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How to Get Clients to Love to Pay Fees

Posted By APSO, 12 January 2015
Updated: 17 December 2014

Clients love to pay fees, at least they do when they feel they are getting a value that is greater or equal than what they’re paying. If you can show a client your value, then you’ll never have to lower your fees. Why should you? But everyone else is, you might respond, and they can hire people cheaper through a competitor that works at a lower fee. Perhaps. But if they work through a competitor, then they don’t get YOU. YOU are a very large part of the equation, more than you might even realize. YOU are the reason this business never has been and never will be a commodity. It is an intensely difficult profession and an intensely personal one.




This people placing business is indeed a people business. And your clients are making a decision about working with you based on a certain hierarchy.

1.    First, they are judging your competence. They want to know that you can do what you say you are going to do.

2.    Secondly, they are judging your character. In their minds you might be able to bring them a great candidate, but are you going to stand behind your replacement if something happens to the candidate during the time of the guarantee period? They want to know that you’re not going to turn into a flake when you get called on the carpet.

3.    And third, they want to know that they will enjoy working with you. Will they look forward to your call, or are they dreading hearing the sound of your voice? By understanding this hierarchy, hopefully you can resist the urge to drop your fee every time a client hints at wanting to get a fee reduction.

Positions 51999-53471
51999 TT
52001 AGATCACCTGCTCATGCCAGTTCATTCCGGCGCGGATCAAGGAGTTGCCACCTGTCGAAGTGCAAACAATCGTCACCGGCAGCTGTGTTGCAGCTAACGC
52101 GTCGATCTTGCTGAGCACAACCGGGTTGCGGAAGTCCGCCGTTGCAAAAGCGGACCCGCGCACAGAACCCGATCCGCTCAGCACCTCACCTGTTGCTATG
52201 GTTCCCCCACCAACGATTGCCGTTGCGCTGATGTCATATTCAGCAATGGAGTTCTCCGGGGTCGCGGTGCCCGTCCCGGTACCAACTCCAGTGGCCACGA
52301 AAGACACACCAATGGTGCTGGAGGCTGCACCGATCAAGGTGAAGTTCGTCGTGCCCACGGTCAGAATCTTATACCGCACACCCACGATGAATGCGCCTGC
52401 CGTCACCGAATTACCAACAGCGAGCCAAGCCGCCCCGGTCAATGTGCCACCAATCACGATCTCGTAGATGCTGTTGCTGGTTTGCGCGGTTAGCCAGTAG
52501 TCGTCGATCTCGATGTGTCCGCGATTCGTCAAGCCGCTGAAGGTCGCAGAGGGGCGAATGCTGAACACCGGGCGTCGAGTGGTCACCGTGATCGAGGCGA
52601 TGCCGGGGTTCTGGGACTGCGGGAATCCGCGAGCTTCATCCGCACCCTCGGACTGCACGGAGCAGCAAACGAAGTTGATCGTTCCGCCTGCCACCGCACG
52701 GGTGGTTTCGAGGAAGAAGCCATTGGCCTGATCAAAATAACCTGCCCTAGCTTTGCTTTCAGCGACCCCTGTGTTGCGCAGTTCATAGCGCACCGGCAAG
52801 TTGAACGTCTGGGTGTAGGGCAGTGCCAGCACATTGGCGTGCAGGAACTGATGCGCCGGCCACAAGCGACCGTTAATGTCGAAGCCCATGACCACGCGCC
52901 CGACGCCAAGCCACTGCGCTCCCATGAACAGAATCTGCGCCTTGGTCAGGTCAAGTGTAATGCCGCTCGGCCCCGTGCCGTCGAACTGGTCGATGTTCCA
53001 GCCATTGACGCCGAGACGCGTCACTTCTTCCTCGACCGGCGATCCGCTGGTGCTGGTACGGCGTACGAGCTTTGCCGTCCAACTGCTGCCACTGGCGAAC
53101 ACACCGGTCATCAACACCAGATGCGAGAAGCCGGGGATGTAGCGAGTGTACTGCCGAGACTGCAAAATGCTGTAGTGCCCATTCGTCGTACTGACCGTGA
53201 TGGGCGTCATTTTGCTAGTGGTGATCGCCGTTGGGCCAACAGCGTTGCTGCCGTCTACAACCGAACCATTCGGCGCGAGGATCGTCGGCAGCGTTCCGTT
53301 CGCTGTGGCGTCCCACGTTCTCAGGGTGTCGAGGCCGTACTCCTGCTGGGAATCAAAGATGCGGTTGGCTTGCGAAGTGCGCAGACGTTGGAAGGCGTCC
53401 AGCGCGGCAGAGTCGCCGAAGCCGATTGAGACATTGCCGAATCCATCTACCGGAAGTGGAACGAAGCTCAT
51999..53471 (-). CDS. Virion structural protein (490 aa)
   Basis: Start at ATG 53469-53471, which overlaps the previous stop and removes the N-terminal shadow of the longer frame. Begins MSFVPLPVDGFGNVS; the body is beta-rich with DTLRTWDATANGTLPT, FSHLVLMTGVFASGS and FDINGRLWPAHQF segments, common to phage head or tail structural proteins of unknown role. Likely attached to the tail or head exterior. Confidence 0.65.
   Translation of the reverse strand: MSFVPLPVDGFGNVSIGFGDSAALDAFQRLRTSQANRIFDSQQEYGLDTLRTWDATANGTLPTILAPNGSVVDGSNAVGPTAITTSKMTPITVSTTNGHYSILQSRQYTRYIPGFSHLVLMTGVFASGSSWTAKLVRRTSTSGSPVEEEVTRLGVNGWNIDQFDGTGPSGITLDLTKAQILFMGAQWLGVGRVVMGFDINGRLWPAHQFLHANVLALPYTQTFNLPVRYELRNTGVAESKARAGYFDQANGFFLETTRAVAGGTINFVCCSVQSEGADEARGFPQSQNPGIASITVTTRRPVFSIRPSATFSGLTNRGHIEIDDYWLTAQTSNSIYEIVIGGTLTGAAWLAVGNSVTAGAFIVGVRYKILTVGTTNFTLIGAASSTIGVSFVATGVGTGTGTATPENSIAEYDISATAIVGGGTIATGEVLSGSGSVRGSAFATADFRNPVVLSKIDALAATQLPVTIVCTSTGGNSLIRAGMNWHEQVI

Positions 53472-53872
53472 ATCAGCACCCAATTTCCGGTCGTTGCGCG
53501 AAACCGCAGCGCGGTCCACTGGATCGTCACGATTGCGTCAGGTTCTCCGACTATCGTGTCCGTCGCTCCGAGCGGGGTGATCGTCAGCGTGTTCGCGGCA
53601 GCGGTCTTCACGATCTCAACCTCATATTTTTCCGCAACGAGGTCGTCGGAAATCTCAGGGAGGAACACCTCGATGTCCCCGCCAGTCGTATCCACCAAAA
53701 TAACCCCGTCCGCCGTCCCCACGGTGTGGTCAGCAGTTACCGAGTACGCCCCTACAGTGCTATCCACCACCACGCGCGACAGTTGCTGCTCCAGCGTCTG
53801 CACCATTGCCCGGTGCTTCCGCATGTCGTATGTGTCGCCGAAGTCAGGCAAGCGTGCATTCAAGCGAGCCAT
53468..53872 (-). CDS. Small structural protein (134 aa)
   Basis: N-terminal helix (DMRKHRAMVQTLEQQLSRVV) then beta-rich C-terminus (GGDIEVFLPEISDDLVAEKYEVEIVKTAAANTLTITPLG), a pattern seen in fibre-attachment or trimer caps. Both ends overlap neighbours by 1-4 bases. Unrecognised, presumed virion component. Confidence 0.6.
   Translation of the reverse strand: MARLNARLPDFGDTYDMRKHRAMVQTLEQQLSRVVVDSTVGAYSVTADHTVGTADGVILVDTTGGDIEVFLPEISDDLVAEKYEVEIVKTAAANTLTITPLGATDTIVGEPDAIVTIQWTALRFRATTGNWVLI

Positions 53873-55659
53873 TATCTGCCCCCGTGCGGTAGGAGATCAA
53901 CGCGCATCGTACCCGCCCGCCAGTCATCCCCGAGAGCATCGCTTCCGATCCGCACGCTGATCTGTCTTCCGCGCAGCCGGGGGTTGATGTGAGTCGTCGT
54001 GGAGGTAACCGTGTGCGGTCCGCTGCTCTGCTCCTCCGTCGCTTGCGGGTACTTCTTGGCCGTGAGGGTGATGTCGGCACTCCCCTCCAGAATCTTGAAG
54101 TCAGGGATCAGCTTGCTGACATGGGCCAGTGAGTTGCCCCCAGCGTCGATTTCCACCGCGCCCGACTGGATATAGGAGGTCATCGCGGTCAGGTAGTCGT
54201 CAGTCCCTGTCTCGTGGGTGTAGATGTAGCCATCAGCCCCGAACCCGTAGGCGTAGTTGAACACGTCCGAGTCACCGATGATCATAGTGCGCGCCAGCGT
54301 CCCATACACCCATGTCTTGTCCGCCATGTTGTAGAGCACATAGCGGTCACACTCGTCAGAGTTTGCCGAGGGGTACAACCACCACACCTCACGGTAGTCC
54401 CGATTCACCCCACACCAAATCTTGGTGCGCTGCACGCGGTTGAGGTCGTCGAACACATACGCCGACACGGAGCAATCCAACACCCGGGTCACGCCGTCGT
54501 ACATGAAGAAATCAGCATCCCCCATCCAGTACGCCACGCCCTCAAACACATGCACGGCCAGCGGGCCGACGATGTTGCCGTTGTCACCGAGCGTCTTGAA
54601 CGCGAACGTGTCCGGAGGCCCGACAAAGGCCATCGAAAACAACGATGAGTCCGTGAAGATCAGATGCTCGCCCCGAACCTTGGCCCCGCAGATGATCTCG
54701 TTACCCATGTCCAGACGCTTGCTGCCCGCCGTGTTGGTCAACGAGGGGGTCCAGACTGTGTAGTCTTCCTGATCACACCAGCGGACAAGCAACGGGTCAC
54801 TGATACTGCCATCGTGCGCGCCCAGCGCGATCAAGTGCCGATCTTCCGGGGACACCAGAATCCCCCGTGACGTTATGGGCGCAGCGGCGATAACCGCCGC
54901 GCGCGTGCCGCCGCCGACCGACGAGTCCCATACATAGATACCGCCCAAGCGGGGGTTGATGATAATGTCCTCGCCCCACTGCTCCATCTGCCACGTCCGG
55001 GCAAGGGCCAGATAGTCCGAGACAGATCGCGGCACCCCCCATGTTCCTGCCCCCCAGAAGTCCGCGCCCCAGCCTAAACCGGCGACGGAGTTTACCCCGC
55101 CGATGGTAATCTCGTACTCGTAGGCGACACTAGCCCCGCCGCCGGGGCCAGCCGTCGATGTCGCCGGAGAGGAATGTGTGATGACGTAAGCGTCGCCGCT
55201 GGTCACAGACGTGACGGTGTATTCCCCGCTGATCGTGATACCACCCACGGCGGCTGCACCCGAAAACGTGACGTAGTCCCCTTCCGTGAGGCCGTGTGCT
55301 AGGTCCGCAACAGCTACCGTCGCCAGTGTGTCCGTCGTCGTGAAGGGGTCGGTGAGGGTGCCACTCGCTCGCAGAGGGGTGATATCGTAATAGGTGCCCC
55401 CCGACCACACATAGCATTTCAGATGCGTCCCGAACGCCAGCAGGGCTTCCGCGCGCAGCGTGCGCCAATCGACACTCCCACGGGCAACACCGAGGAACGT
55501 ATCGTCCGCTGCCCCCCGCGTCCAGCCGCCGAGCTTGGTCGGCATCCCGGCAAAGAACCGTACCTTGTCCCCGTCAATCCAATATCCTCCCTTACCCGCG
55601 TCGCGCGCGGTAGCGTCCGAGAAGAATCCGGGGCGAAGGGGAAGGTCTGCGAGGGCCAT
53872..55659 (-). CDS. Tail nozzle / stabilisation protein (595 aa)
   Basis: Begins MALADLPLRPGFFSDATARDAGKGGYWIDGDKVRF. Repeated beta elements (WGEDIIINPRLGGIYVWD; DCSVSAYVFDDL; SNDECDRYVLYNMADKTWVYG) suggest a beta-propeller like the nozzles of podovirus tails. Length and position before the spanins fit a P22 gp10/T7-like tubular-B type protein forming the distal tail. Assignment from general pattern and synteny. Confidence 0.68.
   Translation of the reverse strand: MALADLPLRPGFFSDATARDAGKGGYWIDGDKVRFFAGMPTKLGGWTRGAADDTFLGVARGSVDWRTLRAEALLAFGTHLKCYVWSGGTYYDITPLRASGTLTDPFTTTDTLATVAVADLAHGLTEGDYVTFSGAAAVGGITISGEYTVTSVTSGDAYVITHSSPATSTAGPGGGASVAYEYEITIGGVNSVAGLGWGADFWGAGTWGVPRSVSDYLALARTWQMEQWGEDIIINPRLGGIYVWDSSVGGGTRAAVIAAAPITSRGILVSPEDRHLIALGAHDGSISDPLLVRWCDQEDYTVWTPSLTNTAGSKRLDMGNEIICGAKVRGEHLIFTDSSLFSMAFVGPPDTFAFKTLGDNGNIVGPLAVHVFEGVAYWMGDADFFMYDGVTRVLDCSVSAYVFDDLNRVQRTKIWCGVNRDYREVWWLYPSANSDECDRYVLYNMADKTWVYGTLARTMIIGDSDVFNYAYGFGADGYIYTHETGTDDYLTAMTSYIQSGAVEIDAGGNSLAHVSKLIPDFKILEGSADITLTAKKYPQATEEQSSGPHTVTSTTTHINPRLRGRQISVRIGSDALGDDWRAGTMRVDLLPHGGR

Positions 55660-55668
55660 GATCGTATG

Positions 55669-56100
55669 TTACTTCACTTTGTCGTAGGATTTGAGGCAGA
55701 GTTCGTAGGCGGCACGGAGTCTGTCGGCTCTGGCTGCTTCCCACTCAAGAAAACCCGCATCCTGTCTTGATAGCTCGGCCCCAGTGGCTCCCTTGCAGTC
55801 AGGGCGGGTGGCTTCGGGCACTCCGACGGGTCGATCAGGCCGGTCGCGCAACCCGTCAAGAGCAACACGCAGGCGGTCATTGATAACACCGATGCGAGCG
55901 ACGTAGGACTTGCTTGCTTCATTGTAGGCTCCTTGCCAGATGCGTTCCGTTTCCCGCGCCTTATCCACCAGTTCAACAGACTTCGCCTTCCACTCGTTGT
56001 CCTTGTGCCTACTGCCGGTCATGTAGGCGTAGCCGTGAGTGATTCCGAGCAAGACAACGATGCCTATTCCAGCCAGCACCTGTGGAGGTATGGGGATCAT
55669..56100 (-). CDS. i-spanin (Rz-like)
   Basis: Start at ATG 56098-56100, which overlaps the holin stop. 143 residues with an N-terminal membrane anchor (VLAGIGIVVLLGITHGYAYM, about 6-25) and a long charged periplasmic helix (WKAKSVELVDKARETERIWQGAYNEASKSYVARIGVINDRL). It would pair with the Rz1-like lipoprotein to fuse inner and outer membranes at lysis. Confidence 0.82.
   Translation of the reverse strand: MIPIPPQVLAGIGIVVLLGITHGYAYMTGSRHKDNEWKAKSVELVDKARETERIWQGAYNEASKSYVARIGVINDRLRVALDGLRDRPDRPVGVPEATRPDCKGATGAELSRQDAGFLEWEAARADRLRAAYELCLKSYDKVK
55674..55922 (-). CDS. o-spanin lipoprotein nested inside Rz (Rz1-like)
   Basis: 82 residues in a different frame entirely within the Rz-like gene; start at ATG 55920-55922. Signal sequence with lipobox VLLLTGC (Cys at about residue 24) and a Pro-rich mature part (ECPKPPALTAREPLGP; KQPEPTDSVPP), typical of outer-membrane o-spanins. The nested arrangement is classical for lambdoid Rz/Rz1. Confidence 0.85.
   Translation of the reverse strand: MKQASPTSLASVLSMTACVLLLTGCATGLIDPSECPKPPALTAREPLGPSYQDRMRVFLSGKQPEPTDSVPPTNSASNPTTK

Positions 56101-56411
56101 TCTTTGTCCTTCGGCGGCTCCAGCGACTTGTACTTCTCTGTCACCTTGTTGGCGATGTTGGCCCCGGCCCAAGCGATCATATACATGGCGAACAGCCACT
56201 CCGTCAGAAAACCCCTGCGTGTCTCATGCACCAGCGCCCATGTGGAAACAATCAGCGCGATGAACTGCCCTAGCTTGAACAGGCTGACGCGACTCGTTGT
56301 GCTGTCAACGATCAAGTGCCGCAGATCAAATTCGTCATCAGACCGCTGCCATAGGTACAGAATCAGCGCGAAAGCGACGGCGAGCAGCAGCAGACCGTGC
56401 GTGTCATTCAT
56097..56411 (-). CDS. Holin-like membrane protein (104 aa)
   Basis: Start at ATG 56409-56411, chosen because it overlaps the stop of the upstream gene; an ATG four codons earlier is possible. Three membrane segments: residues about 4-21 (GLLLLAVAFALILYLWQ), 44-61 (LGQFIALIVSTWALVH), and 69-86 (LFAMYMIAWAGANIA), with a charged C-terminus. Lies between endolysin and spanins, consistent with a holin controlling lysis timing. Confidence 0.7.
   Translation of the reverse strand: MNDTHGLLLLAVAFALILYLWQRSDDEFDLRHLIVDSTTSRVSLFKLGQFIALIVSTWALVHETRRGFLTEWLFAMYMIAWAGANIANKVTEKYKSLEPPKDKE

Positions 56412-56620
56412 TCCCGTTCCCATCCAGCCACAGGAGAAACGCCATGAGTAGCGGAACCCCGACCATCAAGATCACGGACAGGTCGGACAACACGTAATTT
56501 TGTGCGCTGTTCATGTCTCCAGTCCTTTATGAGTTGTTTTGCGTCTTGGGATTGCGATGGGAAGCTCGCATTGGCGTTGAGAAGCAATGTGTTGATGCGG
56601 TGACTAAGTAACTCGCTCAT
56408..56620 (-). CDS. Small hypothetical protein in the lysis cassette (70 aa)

Here is a four step process to give you a competitive advantage when a prospective client evaluates and compares your search proposal to others:

  1. Demonstrate your competence in the initial sales phase. Talk to your prospective client with a high level of professionalism. When you say you are going to call back, call back. When you say you are going to send an email or a brochure, then send it out, and follow up to make sure they received it. From the very first time you make contact with a prospective client, you are being evaluated.
  2. Show specifically how you have helped others. Mention companies, names, and satisfied client responses. If your prospective client has a concern, honour and respect that concern, and give him or her an example of another satisfied client that had the same concern.
  3. Don’t spout off how your company is known for integrity and other wonderful things in the market. Blah blah blah. Who cares about your company’s reputation? If your company has a reputation in the industry then the last thing you need to do is bring it up. If you have one, then you don’t need to mention it. If you don’t, then you’re either new, or you’ve got a lot of work ahead of you, or there might be some reason why you have not yet become the talk of the industry. Your client is concerned with you personally and those people who are going to be involved in doing the search work, more so than your company’s values. Tell the client what your personal values are as it relates to business, and why your values are important to you as a person. Remember that this search business is an intensely personal business, and you need to develop that sort of a strong rapport with your prospect.
  4. Your client will either hire you or someone else. You have no control over the decision that he makes. All you can do is put the odds in your favour. Sometimes the best thing to do once you have presented your case is to say "Call me if I can help." Forget about selling and selling and selling it. If you can show that you can meet their needs, and do it with a style that feels good to the client, then you don't need to keep selling them on how wonderful you are.

By showing your core competency to the client as a way that can provide value, you are well on your way to winning more business, keeping your fees high, and your margins healthy.

Author: Scott Love is a wacky management consultant who improves company profit margins by improving the sales performance of his clients. www.recruitingmastery.com

Tags:  APSO  APSOgram  business  character  clients  competency  competition  fees  value 

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